Eleven reasons Akin didn't quit

It's after 6 p.m., and Todd Akin is still on the Missouri ballot. Why did he remain in the race?

Published August 21, 2012 5:33PM (EDT)

Todd Akin     (AP)
Todd Akin (AP)

Todd Akin declared Tuesday that he would not drop out of the U.S. Senate race in Missouri. Most East Coast journalists and politicos I’ve spoken with cannot fathom how Todd Akin could possibly remain a candidate. As a former Missouri politician who knows Akin, perhaps I can shed some light. Here are 11 reasons why he didn't quit:

1. He's 65 and it's his last shot.

Often, party leaders will ease younger candidates out of races with promises of support for some future nomination. That won’t work with someone who gave up his House seat to run and who clearly doesn’t have a political future if he bows out.

2. His opponent, Claire McCaskill, hasn't polled over 45 percent for 18 months.

This nomination is worth something when you have an incumbent who, when paired against just about anyone, has hovered in the low 40s since last spring. Most political scientists and operatives assume that most of the time, late-breaking undecided voters favor the challenger approximately 2-to-1, so any challenger appears to be in good shape.

3. He's never been a deal-cutting legislator.

A leopard doesn’t change his spots. Akin has always been a true believer, and not a typical pragmatic pol, so it's not in his character to cut a deal now.

4. His base is sticking.

Since he first got into politics, Akin has been a crusader for social conservative causes. Whether it was in support of home schooling or against abortion and gambling, Akin has not given an inch. And so the folks he stood up for are sticking with him, and for that matter, so is Mike Huckabee, whose support was critical in the primary.

5. He's always been outspent.

The national party’s vow to withdraw financial support doesn’t bother him as much as it would most pols, since he’s been outspent in his two major primaries. As he has said, God has always pulled him through.

6. The establishment has never supported him.

In politics and life, you listen to the people you know and trust. Since the Republican establishment in Missouri and in D.C. never supported him, he owes them nothing now.

7. He has all the leverage.

He is the nominee in a state that Republicans must win if they are to take back the Senate. The National Republican Senatorial Committee and Karl Rove’s Crossroads GPS are not going to spend hundreds of millions around the country and then leave Missouri on the table out of stubbornness. Akin, an anti-gambling fanatic, should be smart enough to call their bluff.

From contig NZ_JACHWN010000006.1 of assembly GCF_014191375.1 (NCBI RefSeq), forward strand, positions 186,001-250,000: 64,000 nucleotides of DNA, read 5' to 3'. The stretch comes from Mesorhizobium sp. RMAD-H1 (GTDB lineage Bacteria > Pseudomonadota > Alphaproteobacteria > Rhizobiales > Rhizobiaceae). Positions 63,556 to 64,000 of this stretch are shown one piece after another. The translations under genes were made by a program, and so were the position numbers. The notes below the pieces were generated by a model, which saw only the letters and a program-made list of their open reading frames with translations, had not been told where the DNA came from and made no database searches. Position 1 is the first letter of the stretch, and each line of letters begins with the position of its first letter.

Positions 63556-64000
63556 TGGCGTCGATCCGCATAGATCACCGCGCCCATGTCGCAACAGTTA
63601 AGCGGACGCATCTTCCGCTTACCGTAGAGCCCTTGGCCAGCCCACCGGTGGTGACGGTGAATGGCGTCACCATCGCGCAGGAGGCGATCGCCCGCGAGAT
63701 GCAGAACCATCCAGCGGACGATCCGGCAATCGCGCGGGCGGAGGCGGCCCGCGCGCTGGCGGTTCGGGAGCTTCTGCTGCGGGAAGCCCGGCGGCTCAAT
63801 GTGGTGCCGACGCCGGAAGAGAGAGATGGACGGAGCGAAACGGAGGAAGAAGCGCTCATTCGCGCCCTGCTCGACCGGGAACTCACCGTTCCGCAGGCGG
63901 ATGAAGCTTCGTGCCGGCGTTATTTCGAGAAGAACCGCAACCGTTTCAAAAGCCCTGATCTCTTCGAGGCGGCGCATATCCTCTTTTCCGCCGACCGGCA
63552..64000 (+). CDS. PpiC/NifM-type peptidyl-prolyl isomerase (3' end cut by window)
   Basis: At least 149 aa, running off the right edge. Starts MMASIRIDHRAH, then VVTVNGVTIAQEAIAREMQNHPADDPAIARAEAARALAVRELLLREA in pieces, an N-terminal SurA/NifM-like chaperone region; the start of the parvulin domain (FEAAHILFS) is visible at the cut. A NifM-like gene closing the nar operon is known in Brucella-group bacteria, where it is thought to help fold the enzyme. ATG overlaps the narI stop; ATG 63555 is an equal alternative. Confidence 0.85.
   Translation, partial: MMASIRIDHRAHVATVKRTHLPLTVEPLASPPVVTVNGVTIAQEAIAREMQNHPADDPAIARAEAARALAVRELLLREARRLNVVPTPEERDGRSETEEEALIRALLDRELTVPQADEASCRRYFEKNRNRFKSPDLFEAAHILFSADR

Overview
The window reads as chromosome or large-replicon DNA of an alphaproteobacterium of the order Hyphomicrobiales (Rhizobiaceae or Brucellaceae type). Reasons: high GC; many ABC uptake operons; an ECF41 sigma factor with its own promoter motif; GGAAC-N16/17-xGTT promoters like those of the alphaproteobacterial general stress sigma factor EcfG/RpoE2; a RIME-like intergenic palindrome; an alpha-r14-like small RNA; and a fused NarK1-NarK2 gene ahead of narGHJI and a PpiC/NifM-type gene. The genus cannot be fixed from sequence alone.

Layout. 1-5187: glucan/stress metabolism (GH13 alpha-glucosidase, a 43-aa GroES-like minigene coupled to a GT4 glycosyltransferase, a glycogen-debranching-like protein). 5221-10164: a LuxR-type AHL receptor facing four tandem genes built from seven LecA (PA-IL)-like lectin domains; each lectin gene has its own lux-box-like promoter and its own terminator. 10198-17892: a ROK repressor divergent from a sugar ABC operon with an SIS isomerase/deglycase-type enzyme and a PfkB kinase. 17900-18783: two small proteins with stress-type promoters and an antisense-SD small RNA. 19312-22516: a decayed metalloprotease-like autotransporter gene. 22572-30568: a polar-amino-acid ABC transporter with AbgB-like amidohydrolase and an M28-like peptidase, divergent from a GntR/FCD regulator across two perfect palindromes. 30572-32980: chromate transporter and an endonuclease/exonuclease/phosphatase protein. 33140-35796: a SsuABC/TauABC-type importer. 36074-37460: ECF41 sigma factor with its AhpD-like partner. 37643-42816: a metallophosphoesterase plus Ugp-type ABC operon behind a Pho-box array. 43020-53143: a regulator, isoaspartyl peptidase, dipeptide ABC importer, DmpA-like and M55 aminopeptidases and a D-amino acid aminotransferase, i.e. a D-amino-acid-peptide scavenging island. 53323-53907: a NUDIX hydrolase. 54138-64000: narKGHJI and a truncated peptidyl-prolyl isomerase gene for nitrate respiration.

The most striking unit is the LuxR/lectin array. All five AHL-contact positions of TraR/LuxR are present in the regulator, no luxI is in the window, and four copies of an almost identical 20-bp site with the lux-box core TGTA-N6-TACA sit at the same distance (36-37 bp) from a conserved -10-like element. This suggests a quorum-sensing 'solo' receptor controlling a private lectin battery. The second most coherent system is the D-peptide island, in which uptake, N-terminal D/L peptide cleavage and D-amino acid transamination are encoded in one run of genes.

8. Missourians seem to dislike McCaskill enough to overlook Akin’s idiocy.

An overnight poll by a respected firm taken after saturation coverage of Akin’s plight suggests that this whole affair didn't change many minds; Akin still leads by a point.

9. The worst is probably over.

If he quits now, he's a punch line forever; if he sticks, then (based on No. 9) he has a 50 percent chance of being a U.S. senator as well as a punch line.

10. Wounds take time to heal – especially when people pick at them.

John Brunner, a multimillionaire businessman whom Akin defeated in the primary, is positioning himself to step into the void if Akin quits, and some think he’d be a logical choice since he wouldn’t be burdened with fundraising and has no legislative record to defend. But Akin is still smarting from Brunner's attack mailers in the primary, which compared Akin to Obama. And I suspect he doesn’t appreciate Brunner making his interest known so brazenly – and so soon after Akin’s misstep. The idea that Brunner, whom Akin just vanquished while being outspent approximately 5-to-1, could waltz in to replace him must make him seethe.

11. God told him to run and it may take God to tell him to quit.

Missouri politicians who have in the past tried to negotiate with Akin describe it as sort of like trying to negotiate with Ahmadinejad. He is a zealot, in every sense of the word. As one top Republican said this morning, “It’s hard to reason with an idiot.” Or maybe, it’s just hard to use worldly logic on someone who is divinely inspired.

By Jeffrey Smith

Jeff Smith is Assistant Professor of Politics and Advocacy at The New School’s urban policy graduate program. Jeff, who served in the Missouri Senate from 2006-2009, is also a political advice columnist for City and State whose writing has been featured in Inc., National Journal, The Atlantic, Salon,CNN.com, the Chicago Tribune, Washington Examiner and St. Louis Post-Dispatch.

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